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Chicago Blackhawks 2020-21 NHL season preview

Chicago Blackhawks 2020-21 NHL season preview

EDMONTON, ALBERTA - AUGUST 13: Dylan Strome #17 of the Chicago Blackhawks celebrates with Connor Murphy #5, Patrick Kane #88 and Duncan Keith #2 after Strome scored a goal in the second period of Game Two of the Western Conference First Round of the 2020 NHL Stanley Cup Playoff against the Vegas Golden Knights at Rogers Place on August 13, 2020 in Edmonton, Alberta. (Photo by Dave Sandford/NHLI via Getty Images)

NHLI via Getty Images

The 2020-21 NHL season is almost here so it’s time to preview all 31 teams. Over the next few weeks we’ll be looking at how the offseason affected each team, the most interesting people in the organization, and the best- and worst-case scenarios. Today, we preview the Chicago Blackhawks.

Chicago Blackhawks 2019-20 Rewind

Record: 32-30-8 (72 points in 70 games played); seventh in the Central Division; 12th in the Western Conference. Lost to the Golden Knights in the First Round.

Leading scorer: Patrick Kane (33 goals, 84 points)

If last season would have ended normally, it would have been close to a total disaster for Chicago. Instead, the 24-team Qualifying Round playoff format gave the Blackhawks a chance to salvage their season, and they did. Sort of. By upsetting the Oilers to make it to the formal 2020 Stanley Cup Playoffs (the NHL did not make it easier to describe these things), the Blackhawks could point to certain positives.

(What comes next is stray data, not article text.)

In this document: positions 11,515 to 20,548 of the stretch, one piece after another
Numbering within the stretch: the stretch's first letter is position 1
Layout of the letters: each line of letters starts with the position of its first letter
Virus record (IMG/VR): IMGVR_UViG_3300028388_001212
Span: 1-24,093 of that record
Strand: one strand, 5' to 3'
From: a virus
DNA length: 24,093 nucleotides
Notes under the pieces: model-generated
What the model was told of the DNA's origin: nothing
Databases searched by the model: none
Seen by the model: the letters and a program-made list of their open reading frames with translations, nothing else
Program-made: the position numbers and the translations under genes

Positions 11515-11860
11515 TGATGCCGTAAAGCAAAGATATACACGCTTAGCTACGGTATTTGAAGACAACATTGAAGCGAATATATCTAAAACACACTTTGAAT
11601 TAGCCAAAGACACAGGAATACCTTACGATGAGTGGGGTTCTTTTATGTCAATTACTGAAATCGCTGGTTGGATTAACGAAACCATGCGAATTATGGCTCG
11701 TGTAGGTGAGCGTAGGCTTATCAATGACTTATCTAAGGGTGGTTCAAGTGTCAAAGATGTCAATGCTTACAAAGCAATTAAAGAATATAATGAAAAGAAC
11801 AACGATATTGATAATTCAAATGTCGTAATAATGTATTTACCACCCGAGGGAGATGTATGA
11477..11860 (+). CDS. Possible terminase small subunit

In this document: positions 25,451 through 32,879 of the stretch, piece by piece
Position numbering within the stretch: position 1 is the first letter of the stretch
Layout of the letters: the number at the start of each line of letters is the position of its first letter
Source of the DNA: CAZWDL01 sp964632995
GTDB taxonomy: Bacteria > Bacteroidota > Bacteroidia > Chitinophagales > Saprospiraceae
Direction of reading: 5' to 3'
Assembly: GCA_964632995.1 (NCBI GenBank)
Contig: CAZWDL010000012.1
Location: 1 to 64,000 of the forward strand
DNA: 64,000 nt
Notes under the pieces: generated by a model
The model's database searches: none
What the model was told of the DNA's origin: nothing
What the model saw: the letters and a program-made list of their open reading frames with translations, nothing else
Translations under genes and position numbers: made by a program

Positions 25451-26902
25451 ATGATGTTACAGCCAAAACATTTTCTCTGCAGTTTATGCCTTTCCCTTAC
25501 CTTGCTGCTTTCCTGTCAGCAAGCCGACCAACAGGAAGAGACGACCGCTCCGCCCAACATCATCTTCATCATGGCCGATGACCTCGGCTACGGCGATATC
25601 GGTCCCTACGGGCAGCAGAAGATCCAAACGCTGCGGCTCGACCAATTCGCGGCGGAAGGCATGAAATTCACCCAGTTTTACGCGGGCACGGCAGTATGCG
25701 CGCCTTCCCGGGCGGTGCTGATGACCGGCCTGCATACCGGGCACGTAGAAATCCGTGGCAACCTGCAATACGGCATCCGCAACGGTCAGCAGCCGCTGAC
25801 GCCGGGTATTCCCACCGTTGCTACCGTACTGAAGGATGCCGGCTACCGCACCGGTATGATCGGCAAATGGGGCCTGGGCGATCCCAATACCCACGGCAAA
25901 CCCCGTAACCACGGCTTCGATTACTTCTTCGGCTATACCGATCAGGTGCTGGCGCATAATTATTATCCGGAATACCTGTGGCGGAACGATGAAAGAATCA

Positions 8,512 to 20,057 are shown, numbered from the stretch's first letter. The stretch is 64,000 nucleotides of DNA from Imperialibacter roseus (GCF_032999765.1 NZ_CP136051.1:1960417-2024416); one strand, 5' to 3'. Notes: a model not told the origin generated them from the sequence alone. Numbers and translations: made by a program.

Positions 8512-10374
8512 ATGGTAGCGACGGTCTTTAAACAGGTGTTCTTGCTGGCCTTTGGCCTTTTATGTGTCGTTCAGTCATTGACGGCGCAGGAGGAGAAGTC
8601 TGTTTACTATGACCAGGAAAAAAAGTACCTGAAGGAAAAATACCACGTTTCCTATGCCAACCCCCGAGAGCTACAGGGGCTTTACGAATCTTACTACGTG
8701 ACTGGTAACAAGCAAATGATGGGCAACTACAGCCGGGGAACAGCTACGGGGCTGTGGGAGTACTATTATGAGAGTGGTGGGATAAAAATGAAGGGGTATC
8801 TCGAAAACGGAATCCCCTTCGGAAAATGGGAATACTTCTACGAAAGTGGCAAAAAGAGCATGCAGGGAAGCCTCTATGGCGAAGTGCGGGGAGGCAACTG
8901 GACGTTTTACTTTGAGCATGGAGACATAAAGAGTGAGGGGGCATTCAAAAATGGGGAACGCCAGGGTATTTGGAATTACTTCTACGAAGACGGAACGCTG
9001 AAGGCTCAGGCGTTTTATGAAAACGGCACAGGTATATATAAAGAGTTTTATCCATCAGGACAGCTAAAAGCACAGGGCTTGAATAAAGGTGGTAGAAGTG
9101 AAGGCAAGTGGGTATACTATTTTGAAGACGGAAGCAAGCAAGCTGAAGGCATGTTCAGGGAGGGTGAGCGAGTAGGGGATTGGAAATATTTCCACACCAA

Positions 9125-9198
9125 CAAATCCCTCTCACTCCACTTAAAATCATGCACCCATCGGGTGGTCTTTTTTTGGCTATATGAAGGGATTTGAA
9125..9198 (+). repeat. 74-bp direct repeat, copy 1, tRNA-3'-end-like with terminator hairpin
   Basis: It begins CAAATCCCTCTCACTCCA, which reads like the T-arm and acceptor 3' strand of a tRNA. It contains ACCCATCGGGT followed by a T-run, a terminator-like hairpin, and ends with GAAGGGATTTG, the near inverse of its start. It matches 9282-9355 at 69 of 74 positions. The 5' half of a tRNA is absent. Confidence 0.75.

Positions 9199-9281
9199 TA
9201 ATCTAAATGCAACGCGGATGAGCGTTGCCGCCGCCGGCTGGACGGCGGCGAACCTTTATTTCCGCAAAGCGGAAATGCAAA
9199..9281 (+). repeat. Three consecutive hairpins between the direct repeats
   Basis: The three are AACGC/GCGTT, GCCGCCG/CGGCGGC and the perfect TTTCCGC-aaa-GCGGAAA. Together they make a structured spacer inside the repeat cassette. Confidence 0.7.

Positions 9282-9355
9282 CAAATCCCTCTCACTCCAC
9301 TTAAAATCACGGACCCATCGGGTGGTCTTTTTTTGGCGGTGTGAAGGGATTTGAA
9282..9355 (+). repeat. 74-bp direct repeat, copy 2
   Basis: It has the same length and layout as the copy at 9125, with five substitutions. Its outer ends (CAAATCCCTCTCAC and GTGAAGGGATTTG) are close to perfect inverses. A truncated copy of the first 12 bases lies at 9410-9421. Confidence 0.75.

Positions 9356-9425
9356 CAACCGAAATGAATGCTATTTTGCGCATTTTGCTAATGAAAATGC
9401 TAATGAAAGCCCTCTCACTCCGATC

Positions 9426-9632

Of course, the Golden Knights absolutely outclassed the Blackhawks, with Chicago probably being lucky to grind out a single win. For all the silver linings that came from beating Edmonton, Vegas highlighted the sharp contrast between what the Blackhawks are, and what they need to be to return to the glory days.

To the credit of management, they largely absorbed the right lessons. Rather than exaggerating moral victories, the Blackhawks sent out a message about rebuilding, at least for now.

With recent injury news regarding forwards Jonathan Toews, Kirby Dach, and Alex Nylander, the Blackhawks are fortunate that they didn’t go all-in. The pain figures to continue, at least in the short term.


Nikita Zadorov (trade), Carl Soderberg (free agency), Lucas Wallmark (free agency), Mattias Janmark (free agency), Anton Lindholm (trade), Brandon Pirri (trade).


Corey Crawford (free agency), Brandon Saad (trade), Olli Maatta (trade), Drake Caggiula (free agency), Dylan Sikura (trade).

Chicago Blackhawks v Edmonton Oilers

EDMONTON, ALBERTA - AUGUST 01: Dylan Strome #17 of the Chicago Blackhawks stretches before the game against the Edmonton Oilers in Game One of the Western Conference Qualification Round prior to the 2020 NHL Stanley Cup Playoffs at Rogers Place on August 01, 2020 in Edmonton, Alberta. (Photo by Jeff Vinnick/Getty Images)

Getty Images

3 Most Interesting Chicago Blackhawks

• Dylan Strome

With Kirby Dach possibly out all season, and Jonathan Toews out indefinitely, the Blackhawks’ center position looks slim. You can see every one of the position’s ribs.

Really, that forward group doesn’t look so hot overall.

Being that the Blackhawks’ best bet boiled down to outscoring their problems/hoping their goalies save the day, this could get ugly.

Yet, such situations can also give players an opportunity to improve their perception around the league. Dylan Strome already figured to be interesting to watch, being that he’s currently an RFA in need of a new contract. But now, as possibly the 1C for some time? That should be interesting. Even if there’s the potential for some trainwreck-style rubbernecking.